Are people’s viewpoint snapshots more reliable predictors of election outcome than horoscopes or reading tea leaves? Should they be allowed in elections?
If on a given day, say, 79% of single mothers answer the voting intention question by saying it’ll be Party A, does that influence other single mothers to believe there is no point in supporting Party B? Or convince those who are not single mothers that Party B is the best one? Or dissuade anyone from voting?
Opinion Poll History: a Mixed Bag?
Polls work by extrapolating generalities from a specific sample. The first such is believed to have been a localised straw poll for the Harrisburg Pennsylvanian in 1824, to help determine who would win the US Presidency, Andrew Jackson or John Quincy Adams. In February the next year, the House of Representatives decided that Adams should be President, so the local poll got it wrong. However, the idea of opinion-gathering from local sampling caught on.
In 1916, the Literary Digest predicted from a national survey, (they sent out postcards to subscribers), that Woodrow Wilson would win. He did, and they simply followed this procedure for the next four elections. By 1936, they didn’t realise the dynamics of their readers had changed to more wealthy people, so they predicted Franklin D Roosevelt would lose, but he won by a landslide. Simultaneously George Gallup interviewed a smaller, more demographically representative sample, and got it right.
Another US pioneer in political forecasting was Elmo Roper who was later joined by Louis Harris. Gallup set up a UK subsidiary which successfully predicted Labour’s landslide in 1945, while all other pundits expected that Conservative Winston Churchill would win after leading the nation to wartime victory.
During the November 2008 election of Barack Obama, media pundits harnessed latest technologies to assess the candidates’ campaign trail progress, including controversially, sampling people by cell (or mobile) phones. US baseball statistician Nate Silver was more or less spot-on with his prediction of Obama taking 53% to McCain’s 46% of the popular vote, based not on his own polling, but by analysing every other poll and voting model.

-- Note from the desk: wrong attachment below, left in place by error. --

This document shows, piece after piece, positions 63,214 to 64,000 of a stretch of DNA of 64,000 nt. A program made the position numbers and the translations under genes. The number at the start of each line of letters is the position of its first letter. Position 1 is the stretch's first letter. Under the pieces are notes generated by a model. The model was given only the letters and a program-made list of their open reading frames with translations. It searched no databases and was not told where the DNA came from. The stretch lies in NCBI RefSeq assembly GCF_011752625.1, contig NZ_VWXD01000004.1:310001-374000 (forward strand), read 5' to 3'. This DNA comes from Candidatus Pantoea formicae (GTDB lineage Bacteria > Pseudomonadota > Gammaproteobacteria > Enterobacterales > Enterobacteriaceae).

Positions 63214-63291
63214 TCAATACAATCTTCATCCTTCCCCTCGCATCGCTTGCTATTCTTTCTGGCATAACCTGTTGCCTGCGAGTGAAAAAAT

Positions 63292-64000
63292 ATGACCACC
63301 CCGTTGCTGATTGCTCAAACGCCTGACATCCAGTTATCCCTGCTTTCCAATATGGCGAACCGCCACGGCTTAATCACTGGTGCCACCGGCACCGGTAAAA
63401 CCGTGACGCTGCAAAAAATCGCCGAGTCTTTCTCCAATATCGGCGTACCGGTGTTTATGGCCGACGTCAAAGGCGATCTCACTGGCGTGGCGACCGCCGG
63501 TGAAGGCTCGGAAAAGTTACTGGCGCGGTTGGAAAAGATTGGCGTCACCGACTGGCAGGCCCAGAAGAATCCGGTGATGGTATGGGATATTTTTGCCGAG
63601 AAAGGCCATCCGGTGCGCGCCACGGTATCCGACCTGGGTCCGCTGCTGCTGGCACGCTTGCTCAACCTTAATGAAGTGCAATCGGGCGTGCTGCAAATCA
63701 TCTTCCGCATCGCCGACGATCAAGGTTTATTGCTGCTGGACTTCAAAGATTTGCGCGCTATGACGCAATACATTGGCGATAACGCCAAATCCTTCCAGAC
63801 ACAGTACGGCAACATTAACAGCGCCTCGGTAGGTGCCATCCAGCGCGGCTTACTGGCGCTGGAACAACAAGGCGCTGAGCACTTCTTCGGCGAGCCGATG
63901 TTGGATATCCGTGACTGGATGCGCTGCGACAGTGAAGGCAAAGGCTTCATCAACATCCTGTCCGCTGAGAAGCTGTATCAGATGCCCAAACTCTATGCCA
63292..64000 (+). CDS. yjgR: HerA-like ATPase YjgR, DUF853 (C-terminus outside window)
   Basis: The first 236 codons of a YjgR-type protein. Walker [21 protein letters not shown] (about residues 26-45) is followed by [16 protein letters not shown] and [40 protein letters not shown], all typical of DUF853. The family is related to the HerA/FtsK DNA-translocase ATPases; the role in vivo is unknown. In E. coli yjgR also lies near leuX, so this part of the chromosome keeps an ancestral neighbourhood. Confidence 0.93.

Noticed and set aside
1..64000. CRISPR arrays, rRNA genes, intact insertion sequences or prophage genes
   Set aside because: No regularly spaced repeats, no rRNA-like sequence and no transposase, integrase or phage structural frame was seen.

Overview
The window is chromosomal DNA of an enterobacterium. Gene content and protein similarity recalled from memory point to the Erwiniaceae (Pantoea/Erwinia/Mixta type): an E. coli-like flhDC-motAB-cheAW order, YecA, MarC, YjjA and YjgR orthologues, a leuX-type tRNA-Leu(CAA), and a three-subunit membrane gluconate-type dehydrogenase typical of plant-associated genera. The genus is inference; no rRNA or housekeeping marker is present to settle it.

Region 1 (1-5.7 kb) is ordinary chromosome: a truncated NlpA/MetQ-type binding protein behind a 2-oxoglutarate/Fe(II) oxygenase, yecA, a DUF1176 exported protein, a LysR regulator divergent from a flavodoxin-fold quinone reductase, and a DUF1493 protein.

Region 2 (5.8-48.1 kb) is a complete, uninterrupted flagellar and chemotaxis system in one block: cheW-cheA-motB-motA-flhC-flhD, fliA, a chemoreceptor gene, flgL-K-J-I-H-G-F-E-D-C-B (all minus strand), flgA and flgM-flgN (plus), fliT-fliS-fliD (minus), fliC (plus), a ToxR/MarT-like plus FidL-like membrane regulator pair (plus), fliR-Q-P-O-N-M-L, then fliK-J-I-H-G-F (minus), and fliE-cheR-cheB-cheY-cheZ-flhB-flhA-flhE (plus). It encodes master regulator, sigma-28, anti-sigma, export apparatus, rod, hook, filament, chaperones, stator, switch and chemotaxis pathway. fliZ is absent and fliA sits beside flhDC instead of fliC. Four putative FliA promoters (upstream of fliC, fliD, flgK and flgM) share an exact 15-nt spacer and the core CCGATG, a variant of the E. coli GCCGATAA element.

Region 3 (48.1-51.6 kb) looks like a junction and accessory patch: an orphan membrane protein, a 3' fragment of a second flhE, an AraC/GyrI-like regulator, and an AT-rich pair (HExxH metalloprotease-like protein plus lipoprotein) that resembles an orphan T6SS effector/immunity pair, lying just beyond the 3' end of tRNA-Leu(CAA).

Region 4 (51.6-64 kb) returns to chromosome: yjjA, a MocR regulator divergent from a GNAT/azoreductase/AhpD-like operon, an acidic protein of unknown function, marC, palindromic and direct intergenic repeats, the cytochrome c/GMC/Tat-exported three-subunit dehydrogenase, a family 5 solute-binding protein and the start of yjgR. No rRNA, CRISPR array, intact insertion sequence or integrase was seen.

Are Poll Predictions as often Wrong as Right?
Generally in the UK, polls after 1945 called right all elections. However, in 1992, they went spectacularly wrong in predicting Labour victory by 0.8% on election morning. Exit polls taken as people left the polling stations having cast their preferences, indicated a Conservative lead of 4%. The actual, real vote outcome was a 7.5% lead to John Major, who governed for five further years.
The reason for this 8%+ error was, concluded the Market Research Society, late swing (1-2%), wrong sample quotas (2%), leaving almost 5% accounted for by people who refused to answer accurately/truthfully their intention to vote Conservative.
Since then, not only have polling groups proliferated, but they’ve been meticulous in better balancing samples, taking more factors into account, such as previous and expected party loyalties, owner-occupiers, self-employed, number of dependents, localities and pension-holders. ICM now assume that of those who say they don’t know how they will vote, 60% will vote as previously; NOP assume don’t-knows will identify with a party that appeals to their economic concerns.
That information, along with how people are interviewed (at home, at work, commuting, unemployed, on the phone, face to face, by post, what age they are, what demographic grouping they occupy) is almost never released. It is therefore unsurprising that political parties commission their own polling.
Sometimes this is designed to give the answer that is wanted: if somebody asks the right questions, a predicted outcome can prove anything. TV networks, newspapers and universities have joined in the scramble, setting up their own interviewing machinery.
Politicians who find unpalatable answers from voters, usually keep them for private consumption. Adam Lovejoy writing on Stirring Trouble Internationally is far from alone in demanding that polls should be banned during election campaigns, to prevent forged statistics and undue influence on voters.
Vested interests apart, while there may be a case for such a ban in the UK where Parliamentary elections are not time-fixed, it would be impossible in the USA, where the next four-year Presidential election starts as soon as the last one is over.
Rather than follow polls, perhaps the best thing for confused, bamboozled voters searching for what to vote for in the absence of particular reasons to vote one way or another, is to follow the smart money. They should look at bookmakers’ odds given on candidates, and then back the favourite. Or the outsider. People putting down real money to back a particular outcome may be more accurate than answering a pollster’s questions. Or maybe not.